National / International News
That's the maximum worker's compensation for a lost arm in Alabama, less than a third of the national average. Most states assign these types of values to lost limbs, eyes, fingers, even testicles, and a ProPublica/NPR investigation found the benefits vary wildly across the country. The story follows two workers who live not far across the Alabama/Georgia line from each other and lost their arms in similar accidents. One man got $45,000 and says he lost nearly everything, while the other could receive more than $700,000 in his lifetime and has managed to stay afloat.20,000
That's how many people have signed a petition against the French extramarital-affair-dating-site Gleeden, as reported by the NY Times. Recently, a bus company in Versailles removed Gleeden ads from its vehicles following some 500 complaints filed in a single week — the company says they generally receive 900 complaints in a year.2 out of 73
The portion of venture-funded companies with values over $2 billion that call Provo, Utah home. The city was also a leader in tech job creation outside the Bay area from 2009 to 2013, the Upshot reported. That puts Provo well ahead of the many cities jockying to be "the next Silicon Valley."7
The demand for wild turtle meat between 1987 to 2013 increased 7 fold, according to a story in USA Today about a recent drop in the wild turtle population in Des Moines, Iowa. The Iowa Department of Natural Resources is now recommending a suspension of turtle hunting during egg laying season.$17,000
The new Apple Watch could cost as much as $17,000, depending on whether you want aluminum and glass, stainless steel or rose gold. But some say you're better off waiting for Apple Watch's next iteration, as the company often uses the first generation of products to create a culture of cool, and then turns out a much more sophisticated version later on.500,000
The number of iTunes downloads from tribute band Led Zepagain from their first album release in 2005 to when Led Zepplin's music first appeared on the service in 2007. Cuepoint explored the way soundalikes and tribute bands are doing better than ever thanks to digital streaming and the complexities of music licensing.
We finally know more about Apple Watch than we did in September, when Apple first unveiled its line of smartwatches. But details are still somewhat scarce.
As Lindsey Turrentine, Editor-in-Chief at CNET.com, points out, the event hosted by Apple Inc. on Monday revealed, “Maybe a little more detail about how it works over wifi but not a lot more about what this watch can do that your phone cannot."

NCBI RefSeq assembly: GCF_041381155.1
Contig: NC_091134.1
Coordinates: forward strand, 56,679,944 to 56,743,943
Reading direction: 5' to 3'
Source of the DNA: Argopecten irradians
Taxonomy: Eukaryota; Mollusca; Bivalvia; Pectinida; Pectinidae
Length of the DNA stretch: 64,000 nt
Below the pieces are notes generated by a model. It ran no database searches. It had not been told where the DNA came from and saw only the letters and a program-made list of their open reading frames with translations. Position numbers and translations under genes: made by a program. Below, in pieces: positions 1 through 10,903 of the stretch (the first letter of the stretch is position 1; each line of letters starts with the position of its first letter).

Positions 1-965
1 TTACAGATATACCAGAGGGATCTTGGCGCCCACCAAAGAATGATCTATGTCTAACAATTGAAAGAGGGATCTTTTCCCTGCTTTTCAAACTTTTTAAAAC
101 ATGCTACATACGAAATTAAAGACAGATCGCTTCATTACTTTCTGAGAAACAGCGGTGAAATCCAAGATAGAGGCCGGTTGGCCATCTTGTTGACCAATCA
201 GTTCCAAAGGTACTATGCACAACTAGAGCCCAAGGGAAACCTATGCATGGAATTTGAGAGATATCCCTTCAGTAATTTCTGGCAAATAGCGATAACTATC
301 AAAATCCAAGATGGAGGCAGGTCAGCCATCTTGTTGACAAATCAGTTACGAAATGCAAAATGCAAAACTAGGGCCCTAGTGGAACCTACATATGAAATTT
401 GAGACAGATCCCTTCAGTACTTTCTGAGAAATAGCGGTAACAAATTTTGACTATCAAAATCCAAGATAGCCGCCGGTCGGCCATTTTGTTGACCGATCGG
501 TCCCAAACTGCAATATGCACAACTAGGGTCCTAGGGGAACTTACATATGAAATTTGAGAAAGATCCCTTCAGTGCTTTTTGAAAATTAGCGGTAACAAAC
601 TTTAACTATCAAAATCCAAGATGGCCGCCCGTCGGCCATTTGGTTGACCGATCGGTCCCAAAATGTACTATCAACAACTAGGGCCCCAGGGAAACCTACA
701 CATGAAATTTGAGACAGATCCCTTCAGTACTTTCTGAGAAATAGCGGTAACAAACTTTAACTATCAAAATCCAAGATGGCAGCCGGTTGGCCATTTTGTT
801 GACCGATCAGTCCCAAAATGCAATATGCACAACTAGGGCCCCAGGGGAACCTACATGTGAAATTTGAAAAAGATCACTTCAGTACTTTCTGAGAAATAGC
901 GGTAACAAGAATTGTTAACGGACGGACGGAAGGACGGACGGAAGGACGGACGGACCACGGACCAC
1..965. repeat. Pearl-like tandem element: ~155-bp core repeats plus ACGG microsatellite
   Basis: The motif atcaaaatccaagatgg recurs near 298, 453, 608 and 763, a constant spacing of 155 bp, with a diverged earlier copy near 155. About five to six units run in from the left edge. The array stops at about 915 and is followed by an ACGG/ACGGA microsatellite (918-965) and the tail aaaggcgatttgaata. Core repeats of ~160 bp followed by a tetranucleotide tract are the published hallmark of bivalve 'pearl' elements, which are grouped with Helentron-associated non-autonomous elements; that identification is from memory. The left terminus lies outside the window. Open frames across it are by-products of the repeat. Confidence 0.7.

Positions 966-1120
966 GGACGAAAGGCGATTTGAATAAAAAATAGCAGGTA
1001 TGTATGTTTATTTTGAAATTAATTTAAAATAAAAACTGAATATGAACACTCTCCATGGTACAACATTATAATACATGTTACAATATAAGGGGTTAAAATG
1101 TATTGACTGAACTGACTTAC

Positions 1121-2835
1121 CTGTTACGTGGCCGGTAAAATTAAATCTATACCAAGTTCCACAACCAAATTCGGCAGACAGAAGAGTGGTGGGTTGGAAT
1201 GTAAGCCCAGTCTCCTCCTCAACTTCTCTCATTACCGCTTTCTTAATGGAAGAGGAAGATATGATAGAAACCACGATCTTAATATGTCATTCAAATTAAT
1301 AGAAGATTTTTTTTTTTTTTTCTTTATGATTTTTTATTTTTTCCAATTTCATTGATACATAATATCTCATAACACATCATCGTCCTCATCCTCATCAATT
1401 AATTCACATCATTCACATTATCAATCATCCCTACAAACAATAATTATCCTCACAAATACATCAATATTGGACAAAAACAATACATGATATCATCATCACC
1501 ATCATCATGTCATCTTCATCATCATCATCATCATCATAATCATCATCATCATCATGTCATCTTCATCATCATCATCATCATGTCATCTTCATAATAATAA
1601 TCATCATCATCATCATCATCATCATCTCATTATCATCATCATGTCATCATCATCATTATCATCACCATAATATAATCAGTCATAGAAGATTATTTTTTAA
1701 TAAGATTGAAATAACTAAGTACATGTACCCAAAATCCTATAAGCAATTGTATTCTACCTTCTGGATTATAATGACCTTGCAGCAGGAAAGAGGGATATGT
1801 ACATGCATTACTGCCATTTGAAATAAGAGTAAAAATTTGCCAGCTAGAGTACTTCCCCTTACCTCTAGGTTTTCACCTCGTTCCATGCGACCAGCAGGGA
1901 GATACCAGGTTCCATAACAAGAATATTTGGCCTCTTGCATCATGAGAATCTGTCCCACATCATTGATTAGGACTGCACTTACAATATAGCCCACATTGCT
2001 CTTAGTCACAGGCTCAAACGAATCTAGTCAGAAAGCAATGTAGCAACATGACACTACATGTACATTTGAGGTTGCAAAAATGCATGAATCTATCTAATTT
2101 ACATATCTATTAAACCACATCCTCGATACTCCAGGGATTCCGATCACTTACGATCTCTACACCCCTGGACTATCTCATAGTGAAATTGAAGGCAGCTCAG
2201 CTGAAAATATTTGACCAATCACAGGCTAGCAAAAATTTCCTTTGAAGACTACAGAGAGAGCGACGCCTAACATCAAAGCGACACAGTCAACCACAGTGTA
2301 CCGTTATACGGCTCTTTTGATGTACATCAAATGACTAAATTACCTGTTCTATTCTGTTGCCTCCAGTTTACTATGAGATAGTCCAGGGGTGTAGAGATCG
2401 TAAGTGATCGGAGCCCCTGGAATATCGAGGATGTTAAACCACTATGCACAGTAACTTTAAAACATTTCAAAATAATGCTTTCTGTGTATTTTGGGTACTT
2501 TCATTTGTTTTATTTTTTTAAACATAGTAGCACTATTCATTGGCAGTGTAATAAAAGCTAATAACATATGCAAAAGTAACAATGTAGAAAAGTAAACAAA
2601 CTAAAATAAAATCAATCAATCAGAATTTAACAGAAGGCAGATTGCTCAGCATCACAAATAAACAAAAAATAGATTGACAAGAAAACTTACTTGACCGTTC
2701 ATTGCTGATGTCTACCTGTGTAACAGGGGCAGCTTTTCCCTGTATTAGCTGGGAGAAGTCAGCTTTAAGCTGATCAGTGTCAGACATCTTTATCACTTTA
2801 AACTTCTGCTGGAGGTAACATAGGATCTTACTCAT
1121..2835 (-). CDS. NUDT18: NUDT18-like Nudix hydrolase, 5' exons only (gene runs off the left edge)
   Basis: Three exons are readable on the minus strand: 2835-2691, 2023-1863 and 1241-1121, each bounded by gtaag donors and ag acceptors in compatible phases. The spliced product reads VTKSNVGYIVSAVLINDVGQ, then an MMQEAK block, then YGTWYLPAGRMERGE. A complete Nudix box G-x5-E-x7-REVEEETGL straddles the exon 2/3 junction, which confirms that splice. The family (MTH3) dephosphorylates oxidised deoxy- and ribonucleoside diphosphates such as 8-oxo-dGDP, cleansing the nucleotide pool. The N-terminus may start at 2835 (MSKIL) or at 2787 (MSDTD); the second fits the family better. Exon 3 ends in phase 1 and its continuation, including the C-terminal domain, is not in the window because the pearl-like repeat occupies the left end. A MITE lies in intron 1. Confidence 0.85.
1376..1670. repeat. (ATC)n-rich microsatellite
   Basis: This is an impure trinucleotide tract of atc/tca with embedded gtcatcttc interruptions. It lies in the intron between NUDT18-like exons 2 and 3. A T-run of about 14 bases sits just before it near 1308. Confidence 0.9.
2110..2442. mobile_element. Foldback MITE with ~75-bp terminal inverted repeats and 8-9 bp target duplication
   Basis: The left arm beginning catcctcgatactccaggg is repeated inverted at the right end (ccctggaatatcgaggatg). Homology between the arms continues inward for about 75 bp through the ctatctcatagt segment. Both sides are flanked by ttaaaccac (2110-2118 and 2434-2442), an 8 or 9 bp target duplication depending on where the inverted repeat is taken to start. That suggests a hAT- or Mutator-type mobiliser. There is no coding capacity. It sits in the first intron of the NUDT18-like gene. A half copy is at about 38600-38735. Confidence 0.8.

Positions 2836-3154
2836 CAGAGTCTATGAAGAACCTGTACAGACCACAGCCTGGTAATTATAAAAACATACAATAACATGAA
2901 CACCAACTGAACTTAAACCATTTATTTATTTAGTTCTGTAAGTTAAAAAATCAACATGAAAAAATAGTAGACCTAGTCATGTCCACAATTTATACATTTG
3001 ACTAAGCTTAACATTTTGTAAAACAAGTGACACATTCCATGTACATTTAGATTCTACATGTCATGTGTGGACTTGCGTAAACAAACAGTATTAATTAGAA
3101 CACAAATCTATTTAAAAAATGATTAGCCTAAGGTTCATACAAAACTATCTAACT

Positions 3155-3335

The watches will range from $350 to $17, 000, depending on whether you want aluminum and glass, stainless steel or rose gold.
Apple can get away without giving additional details on features, Turrentine says, because this is still a first generation product.
“Apple is really good at making second generation products,” she says. “And the first generation products are all about convincing you that it’s cool.”
The real goal, she adds, is to “test the waters.” That is, to get it out to people and see how each feature fares. Sell it to “the influencers,” as Turrentine calls them, who will make it seem cool.
“And when they come around with the second generation that does a lot more, people will be in a position to know what it is, and feel like maybe they are ready to fork out some money,” says Turrentine. At least, that’s her theory.
But she is confident that people will buy it.
“People will buy it because they are curious and that’s a totally legitimate reason to buy something,” she says.
The movement's slow, strategic approach is a necessity in a country where one party controls almost every seat in parliament, journalists are routinely jailed and rallies are broken up by police.
The movement's slow, strategic approach is a necessity in a country where one party controls 99.8 percent of seats in parliament, journalists are routinely jailed and rallies are broken up by police.
The federal government now factors patient satisfaction ratings into the rates Medicare pays hospitals. Some hospitals with lower ratings are finding it's difficult to change patients' perceptions.
Chris Fisher, an archaeologist who recently returned from the site of a lost city, says that some of the objects there looked as if they hadn't been touched in centuries.
We have different clocks in virtually every organ of our bodies. But living against the clock — eating late at night or working overnight — may set the stage for weight gain and chronic disease.
Forget the cathedrals and wine houses that have made Porto, Portugal, famous. A new guided tour takes visitors to back alleys and boarded-up businesses — the effects of Europe's economic crisis.
Saudi Arabia has agreed to introduce physical education for girls in its gender-segregated public schools. But there's opposition from hardliners.
Oil production appears to be churning right along in Sidney, Mont. But leaders are bracing for a whole lot less oil tax revenue to deal with all the boom's impacts.
In the 1960s and '70s, Piano was involved in the battle to revive decaying historic centers of cities. Now the Pritzker Prize-winning architect is fighting to save their often desolate outskirts.